The painter and sculptor Alan Crump had an unusual vision of the South African landscape. He chose, for example, to paint scenes that were unlikely as landscape subject matter: excavations, digs, quarries, mine-workings, railway cuttings, slimes dams, and dumps. His landscapes have “many layers, inner and outer skins.” Often they are landscapes that have been “scarred” by human activity: the cutting and delving of machines into the earth, the transformation of the surface of the land into holes, quarries, tunnels, or mines.
Interestingly, although the evidence of human activity in these landscapes is, perhaps, the chief subject of the paintings, his landscapes almost never include human figures.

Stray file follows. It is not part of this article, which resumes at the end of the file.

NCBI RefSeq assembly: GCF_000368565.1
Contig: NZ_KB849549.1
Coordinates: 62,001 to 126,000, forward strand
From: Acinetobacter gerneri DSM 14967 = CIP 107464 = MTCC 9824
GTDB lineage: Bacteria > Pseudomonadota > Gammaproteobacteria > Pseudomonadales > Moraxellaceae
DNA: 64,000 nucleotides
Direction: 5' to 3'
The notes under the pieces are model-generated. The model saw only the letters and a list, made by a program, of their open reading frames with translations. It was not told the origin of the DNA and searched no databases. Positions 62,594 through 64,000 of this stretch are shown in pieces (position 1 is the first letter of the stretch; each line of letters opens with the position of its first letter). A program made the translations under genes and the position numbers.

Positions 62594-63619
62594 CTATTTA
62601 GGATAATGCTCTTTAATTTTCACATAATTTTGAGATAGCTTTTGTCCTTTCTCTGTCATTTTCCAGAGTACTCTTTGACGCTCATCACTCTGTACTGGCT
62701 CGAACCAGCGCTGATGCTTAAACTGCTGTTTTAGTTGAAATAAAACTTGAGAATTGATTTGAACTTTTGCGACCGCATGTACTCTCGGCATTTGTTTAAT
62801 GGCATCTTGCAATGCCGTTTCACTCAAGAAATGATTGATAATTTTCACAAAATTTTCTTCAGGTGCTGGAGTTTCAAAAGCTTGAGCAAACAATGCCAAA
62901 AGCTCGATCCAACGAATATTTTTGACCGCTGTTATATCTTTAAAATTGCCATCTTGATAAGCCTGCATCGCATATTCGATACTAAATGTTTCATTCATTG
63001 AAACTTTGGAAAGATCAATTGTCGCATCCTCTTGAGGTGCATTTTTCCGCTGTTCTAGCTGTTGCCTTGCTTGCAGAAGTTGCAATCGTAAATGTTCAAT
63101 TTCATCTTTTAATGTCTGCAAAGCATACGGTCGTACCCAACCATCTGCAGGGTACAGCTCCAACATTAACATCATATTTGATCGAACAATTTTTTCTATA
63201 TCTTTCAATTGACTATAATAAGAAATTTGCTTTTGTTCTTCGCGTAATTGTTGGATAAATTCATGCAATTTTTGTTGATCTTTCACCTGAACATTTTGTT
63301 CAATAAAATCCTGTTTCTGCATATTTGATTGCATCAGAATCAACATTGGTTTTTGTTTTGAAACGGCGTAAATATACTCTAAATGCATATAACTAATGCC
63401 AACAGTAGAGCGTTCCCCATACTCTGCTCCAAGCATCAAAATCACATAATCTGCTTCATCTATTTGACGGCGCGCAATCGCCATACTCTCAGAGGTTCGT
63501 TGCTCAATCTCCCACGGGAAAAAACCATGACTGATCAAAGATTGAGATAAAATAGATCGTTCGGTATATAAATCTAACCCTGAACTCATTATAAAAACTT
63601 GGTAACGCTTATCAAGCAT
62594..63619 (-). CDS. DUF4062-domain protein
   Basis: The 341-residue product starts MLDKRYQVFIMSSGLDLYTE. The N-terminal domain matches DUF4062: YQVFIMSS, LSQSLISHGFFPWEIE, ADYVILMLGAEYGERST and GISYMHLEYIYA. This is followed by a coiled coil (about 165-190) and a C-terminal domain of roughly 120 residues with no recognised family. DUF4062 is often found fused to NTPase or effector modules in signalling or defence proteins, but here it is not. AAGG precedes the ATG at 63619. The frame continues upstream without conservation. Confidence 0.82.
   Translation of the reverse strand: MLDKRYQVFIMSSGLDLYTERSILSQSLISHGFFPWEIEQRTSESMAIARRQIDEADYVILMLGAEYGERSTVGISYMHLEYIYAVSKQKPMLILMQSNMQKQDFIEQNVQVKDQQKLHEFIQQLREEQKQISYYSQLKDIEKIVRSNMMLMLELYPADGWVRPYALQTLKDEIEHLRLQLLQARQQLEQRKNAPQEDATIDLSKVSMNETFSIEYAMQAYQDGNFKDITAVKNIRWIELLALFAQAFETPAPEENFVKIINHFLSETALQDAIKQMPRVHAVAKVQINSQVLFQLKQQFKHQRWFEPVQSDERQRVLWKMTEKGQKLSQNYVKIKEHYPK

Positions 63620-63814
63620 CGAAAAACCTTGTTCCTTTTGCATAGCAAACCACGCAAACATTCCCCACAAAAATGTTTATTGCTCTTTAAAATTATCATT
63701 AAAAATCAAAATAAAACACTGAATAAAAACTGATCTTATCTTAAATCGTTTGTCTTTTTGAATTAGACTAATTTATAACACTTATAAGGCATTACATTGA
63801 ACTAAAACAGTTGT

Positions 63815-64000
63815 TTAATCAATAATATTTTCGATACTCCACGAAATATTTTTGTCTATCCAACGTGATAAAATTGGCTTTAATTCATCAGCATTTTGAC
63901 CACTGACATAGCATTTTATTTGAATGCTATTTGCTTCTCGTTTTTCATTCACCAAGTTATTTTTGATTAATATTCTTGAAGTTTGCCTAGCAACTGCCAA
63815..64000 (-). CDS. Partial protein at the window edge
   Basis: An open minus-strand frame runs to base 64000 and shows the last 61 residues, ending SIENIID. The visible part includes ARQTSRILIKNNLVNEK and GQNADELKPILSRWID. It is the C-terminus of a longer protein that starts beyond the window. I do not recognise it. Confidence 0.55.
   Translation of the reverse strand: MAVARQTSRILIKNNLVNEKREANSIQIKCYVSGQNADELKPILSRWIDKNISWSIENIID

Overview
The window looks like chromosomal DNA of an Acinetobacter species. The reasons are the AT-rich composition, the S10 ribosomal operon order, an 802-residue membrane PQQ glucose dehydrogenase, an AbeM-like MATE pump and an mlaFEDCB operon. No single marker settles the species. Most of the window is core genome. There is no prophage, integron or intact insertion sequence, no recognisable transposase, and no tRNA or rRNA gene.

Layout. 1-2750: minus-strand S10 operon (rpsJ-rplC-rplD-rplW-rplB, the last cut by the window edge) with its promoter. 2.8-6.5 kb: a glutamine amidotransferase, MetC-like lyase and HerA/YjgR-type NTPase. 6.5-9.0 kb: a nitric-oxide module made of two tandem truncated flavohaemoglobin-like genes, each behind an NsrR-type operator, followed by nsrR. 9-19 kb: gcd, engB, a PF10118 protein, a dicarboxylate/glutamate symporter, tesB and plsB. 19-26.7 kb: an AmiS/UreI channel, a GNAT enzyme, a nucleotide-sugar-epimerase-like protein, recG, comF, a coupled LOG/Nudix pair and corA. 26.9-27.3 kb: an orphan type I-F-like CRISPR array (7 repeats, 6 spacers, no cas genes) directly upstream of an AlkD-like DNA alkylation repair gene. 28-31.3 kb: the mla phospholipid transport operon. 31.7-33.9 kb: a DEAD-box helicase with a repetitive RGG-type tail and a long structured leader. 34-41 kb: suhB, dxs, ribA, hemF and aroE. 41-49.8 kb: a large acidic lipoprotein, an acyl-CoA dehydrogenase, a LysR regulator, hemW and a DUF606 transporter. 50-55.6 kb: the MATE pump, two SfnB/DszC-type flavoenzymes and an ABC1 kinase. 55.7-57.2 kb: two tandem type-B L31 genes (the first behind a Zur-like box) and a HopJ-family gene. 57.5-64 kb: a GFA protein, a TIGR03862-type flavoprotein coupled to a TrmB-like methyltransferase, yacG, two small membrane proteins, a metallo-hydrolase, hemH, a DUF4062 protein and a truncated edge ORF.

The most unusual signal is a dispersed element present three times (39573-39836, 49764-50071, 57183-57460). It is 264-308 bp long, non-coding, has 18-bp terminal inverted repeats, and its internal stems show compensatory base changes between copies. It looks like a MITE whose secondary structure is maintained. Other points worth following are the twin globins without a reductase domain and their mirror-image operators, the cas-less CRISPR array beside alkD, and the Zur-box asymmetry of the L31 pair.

Crump cared profoundly about what we are doing to our planet, so much of it destructive in small and large ways. But he took great pleasure in the earth’s sheer beauty, both on its surface and below. We experience this pleasure simply by looking at his paintings: they explore the visual richness of his subject in beautiful and luminous colours, textures, and patterns. They appear to intensify and push those colours, patterns and textures, far beyond the ordinary.
He painted mainly in watercolour. But, for watercolours, they were unusual in two ways: they were firstly very large; and second, the colour was intense, the paint layered and dense.